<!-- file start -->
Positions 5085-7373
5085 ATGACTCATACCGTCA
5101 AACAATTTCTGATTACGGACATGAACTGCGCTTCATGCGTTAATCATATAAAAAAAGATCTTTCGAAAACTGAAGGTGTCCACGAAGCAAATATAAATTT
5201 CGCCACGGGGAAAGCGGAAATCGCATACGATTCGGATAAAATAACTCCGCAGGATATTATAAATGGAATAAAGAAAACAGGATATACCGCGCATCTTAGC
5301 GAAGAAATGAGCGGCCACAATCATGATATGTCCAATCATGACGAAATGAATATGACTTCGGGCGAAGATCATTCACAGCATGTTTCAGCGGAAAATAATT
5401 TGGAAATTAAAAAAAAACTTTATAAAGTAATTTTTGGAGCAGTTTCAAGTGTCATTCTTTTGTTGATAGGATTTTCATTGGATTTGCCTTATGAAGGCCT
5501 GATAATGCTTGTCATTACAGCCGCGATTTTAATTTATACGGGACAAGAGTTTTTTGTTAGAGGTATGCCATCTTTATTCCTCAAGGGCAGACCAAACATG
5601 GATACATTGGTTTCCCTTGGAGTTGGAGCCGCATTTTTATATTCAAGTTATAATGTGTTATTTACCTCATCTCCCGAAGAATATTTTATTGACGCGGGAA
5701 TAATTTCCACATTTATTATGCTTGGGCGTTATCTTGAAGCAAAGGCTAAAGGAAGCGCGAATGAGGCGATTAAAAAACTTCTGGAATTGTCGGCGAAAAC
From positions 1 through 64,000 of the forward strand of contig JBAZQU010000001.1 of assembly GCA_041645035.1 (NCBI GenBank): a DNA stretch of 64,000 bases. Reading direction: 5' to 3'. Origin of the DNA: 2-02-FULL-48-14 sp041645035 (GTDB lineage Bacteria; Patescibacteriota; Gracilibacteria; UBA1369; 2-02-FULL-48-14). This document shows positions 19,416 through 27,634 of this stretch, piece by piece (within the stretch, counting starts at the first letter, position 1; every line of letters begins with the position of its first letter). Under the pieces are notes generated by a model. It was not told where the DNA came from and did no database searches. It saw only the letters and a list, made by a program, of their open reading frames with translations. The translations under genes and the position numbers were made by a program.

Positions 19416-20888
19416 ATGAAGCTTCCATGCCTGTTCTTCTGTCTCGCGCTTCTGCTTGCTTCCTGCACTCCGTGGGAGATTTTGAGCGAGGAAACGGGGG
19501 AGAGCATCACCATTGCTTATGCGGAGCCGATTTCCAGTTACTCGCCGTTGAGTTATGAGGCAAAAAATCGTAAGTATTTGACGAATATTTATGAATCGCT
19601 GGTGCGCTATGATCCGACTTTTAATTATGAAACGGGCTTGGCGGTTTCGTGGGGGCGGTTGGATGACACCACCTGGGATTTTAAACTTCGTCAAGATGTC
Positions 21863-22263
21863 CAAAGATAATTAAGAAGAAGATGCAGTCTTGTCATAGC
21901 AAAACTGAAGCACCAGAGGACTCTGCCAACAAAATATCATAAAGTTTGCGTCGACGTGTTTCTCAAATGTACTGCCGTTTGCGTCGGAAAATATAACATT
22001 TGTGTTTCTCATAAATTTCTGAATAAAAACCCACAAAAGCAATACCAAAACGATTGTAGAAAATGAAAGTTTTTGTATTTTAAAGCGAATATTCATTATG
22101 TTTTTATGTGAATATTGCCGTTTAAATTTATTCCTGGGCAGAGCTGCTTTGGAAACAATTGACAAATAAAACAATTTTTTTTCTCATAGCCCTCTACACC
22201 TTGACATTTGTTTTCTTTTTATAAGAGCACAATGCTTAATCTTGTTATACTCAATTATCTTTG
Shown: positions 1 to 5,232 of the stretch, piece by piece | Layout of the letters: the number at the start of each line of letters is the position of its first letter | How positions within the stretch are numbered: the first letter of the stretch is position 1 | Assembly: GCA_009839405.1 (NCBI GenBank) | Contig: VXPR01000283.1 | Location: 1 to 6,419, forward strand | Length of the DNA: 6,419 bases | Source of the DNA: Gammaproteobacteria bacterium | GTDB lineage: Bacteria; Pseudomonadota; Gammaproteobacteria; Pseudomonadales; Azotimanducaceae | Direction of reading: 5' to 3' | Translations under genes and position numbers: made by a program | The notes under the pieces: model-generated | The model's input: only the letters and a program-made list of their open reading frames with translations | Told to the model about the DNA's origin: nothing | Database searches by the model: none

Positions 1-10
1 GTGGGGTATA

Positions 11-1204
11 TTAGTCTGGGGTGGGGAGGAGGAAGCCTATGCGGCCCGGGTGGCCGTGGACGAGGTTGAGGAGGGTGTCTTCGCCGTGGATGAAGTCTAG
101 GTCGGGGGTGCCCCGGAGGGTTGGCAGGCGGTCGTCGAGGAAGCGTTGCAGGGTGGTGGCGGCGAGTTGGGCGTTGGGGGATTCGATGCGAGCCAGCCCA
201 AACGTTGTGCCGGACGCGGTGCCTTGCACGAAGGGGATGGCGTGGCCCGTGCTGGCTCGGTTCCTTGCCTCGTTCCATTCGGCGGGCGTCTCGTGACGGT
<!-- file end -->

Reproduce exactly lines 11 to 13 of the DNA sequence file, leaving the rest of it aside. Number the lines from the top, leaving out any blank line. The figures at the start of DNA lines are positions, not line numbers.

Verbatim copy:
Positions 19416-20888
19416 ATGAAGCTTCCATGCCTGTTCTTCTGTCTCGCGCTTCTGCTTGCTTCCTGCACTCCGTGGGAGATTTTGAGCGAGGAAACGGGGG
19501 AGAGCATCACCATTGCTTATGCGGAGCCGATTTCCAGTTACTCGCCGTTGAGTTATGAGGCAAAAAATCGTAAGTATTTGACGAATATTTATGAATCGCT